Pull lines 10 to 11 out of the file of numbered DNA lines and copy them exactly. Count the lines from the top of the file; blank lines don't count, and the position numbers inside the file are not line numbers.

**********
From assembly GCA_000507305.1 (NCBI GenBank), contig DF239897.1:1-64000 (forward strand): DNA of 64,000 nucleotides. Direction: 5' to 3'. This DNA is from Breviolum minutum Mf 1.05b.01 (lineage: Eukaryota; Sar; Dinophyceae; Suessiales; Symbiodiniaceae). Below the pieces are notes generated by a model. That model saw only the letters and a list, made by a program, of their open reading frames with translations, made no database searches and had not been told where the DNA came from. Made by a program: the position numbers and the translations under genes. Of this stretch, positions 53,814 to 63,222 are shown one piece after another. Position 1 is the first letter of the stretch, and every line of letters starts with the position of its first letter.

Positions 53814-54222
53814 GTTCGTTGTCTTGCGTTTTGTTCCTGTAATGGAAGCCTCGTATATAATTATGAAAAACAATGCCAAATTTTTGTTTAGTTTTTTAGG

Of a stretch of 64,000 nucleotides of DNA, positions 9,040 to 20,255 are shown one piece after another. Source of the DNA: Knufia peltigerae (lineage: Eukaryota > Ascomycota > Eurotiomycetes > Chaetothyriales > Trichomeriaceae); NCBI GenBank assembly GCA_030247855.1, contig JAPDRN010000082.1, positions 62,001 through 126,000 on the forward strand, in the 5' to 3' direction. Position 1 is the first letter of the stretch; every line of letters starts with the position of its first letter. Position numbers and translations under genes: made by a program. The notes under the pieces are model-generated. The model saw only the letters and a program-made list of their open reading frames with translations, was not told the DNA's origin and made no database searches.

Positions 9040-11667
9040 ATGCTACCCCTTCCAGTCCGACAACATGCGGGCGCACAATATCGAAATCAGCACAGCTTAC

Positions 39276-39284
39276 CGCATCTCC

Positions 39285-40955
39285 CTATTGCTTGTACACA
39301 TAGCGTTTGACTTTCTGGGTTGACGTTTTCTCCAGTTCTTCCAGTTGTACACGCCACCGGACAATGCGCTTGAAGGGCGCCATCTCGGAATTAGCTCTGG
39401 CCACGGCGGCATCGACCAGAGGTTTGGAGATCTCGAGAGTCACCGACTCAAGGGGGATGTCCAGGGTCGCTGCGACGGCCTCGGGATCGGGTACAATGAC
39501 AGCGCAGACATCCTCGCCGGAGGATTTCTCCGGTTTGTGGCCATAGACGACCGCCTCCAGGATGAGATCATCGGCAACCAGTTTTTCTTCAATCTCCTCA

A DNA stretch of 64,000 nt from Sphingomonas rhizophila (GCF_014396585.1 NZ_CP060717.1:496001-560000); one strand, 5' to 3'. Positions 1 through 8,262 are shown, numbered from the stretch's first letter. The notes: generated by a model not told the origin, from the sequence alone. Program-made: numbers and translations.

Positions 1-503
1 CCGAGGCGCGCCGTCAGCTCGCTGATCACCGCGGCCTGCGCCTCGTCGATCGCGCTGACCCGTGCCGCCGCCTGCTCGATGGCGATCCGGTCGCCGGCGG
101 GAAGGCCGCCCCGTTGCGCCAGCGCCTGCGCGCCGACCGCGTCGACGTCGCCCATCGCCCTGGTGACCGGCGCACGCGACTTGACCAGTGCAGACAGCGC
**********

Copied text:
39285 CTATTGCTTGTACACA
39301 TAGCGTTTGACTTTCTGGGTTGACGTTTTCTCCAGTTCTTCCAGTTGTACACGCCACCGGACAATGCGCTTGAAGGGCGCCATCTCGGAATTAGCTCTGG